“I’ve been seeing phone numbers in my dreams. So when I wake up, I just call and tell them, this is Larry Pool. It’s happened several times. That’s been pretty cool,” he said.

After speaking with his son’s grandmother, Larry is most excited about seeing the 19-year-old for the first time in about five years. The last time was when his son was a high school freshman, and Larry got to attend a few of his football games.

“When she told him about what’s going on with me, she said he kind of perked up. I’m definitely ready to reconnect with my son. I’m not sure when it will happen. I know it’s all in God’s time,” Larry said.

“I’ve got information that he may be smoking pot. So maybe I can use my story to let him know that’s not the way. He doesn’t need drugs, alcohol, none of that stuff. I can’t pressure him because I know that whenever people started telling me things like that, it just pushed me further into it. But I pray for him every night.”

While House of Mercy continues to hold services, it no longer functions as a shelter. Teresa and Paul did not have the funds needed to bring the building up to city requirements for that purpose.

Of the six people living there at the time, two managed to get their own place and the others found family or friends to take them in.

Larry followed Teresa and Paul, who are now renting a home in Baytown. They provided a room for Larry, who feels it’s important that he remain close to the couple who have been integral to his turnaround.

When we spoke recently, Larry was looking forward to paying rent for the first time. “In the past when I would get apartments, I just wouldn’t pay the rent. Two months after I’d be there, they’d kick me out. Because, of course, I’d use whatever money I had on drugs or alcohol.”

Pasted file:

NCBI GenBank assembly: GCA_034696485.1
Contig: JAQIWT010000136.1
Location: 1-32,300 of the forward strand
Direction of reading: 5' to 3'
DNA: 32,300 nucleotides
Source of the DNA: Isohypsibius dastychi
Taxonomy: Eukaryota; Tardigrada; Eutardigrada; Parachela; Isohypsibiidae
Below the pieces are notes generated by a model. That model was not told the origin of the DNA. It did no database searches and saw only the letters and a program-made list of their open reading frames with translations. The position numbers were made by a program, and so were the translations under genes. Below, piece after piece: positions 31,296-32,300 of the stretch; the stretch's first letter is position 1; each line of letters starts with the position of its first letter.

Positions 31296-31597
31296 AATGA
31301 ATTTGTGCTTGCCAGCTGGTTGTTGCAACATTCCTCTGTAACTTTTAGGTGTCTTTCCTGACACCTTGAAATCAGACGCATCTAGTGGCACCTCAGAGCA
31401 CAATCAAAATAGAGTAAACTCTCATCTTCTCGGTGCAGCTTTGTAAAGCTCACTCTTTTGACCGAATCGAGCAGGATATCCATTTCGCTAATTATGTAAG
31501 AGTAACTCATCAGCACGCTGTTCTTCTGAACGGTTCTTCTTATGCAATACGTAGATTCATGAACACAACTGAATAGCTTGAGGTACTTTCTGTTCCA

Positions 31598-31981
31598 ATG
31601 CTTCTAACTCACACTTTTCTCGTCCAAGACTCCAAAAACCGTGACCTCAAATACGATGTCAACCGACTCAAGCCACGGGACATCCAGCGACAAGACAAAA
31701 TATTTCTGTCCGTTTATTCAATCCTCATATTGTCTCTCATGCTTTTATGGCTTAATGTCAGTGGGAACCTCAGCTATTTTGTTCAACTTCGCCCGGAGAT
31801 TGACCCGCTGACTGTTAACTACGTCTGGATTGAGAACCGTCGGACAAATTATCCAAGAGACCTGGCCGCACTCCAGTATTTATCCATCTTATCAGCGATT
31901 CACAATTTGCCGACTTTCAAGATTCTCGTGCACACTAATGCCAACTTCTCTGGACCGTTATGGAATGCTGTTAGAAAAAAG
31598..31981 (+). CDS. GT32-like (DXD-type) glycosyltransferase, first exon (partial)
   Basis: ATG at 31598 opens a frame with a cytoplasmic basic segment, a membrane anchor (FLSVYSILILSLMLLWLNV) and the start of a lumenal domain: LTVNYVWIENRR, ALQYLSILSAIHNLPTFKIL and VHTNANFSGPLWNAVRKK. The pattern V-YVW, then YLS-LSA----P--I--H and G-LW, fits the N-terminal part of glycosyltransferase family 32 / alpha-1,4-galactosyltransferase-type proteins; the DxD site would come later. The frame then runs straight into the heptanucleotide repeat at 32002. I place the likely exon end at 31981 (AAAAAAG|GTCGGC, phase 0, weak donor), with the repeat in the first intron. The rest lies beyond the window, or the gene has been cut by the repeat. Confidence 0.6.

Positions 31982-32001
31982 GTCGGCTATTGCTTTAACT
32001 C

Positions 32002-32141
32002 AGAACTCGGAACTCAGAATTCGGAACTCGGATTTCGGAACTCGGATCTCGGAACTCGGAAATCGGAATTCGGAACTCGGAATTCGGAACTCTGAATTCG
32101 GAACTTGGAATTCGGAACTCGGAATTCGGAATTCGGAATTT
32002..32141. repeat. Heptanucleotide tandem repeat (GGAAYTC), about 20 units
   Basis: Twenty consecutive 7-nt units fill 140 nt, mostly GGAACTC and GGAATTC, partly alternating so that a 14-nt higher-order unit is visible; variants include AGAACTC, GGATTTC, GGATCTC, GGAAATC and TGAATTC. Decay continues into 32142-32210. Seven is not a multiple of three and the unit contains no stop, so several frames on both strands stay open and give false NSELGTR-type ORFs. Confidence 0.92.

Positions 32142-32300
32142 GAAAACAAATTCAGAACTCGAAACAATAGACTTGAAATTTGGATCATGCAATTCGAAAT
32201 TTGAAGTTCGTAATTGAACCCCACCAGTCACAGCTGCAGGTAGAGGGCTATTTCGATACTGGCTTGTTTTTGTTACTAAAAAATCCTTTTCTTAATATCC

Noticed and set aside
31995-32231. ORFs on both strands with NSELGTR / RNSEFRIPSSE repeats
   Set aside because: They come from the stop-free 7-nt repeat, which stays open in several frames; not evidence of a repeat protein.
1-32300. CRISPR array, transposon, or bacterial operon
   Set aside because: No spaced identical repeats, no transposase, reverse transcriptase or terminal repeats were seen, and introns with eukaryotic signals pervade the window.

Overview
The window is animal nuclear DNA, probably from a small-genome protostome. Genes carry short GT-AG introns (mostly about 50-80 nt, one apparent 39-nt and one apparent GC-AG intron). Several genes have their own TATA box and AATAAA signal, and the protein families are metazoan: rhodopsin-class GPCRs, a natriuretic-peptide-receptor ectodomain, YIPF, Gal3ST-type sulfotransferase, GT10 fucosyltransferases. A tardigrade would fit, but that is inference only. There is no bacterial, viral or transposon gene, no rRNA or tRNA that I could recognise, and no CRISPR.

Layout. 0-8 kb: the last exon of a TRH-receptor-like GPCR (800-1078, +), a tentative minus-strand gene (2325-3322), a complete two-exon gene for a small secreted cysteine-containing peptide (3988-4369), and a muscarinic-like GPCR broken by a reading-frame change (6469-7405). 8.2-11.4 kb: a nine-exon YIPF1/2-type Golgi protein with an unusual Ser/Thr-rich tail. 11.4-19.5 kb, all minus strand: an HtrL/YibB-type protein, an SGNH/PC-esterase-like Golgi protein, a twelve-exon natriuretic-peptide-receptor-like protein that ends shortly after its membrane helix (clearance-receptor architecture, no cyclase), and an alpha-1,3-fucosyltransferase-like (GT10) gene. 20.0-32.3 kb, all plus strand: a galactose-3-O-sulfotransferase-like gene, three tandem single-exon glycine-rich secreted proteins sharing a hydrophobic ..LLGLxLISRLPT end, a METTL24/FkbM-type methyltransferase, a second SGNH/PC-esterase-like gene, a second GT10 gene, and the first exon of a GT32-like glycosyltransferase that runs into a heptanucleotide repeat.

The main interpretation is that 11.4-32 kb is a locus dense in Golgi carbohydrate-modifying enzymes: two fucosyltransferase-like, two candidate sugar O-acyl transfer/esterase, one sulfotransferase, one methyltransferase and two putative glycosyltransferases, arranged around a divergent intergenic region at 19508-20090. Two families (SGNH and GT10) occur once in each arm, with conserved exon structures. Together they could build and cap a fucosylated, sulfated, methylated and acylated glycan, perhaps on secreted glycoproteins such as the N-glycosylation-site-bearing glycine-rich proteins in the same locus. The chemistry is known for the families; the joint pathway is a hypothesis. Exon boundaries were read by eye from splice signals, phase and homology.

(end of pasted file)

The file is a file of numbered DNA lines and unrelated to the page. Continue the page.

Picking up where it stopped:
Opening their home to him is one more reason Larry believes Teresa and Paul have been a godsend.

“They’ve never given up on me. They’ve shown me a spiritual mother and father kind of love that I haven’t had in a long time,” he said. “They’re both very, very good to me. But they’re hard on me when it’s time to be hard on me. I don’t know. I feel kind of like I’m a little kid again, and they’re showing me the right way to go about life.”

It’s a daily battle to stay on course. But Larry never could have imagined he’d be where he is today.

“Never in a million years. I really thought that I was going to be alone for the rest of my life. I didn’t have the want-to to make a change. The drugs and the alcohol just had me so out there.”

Being able to reconnect with family and friends has meant the world to him.

“I believe it started with me. I had to forgive myself for being gone so long before I could get any chance for them to forgive me. I’ve really been working on myself, and I’ve been trusting in God. Now everything’s falling into place.”


Through The Baytown Project, David Berkowitz shines a light on everyday people in the greater Baytown area. Follow along at, or on Facebook and Instagram.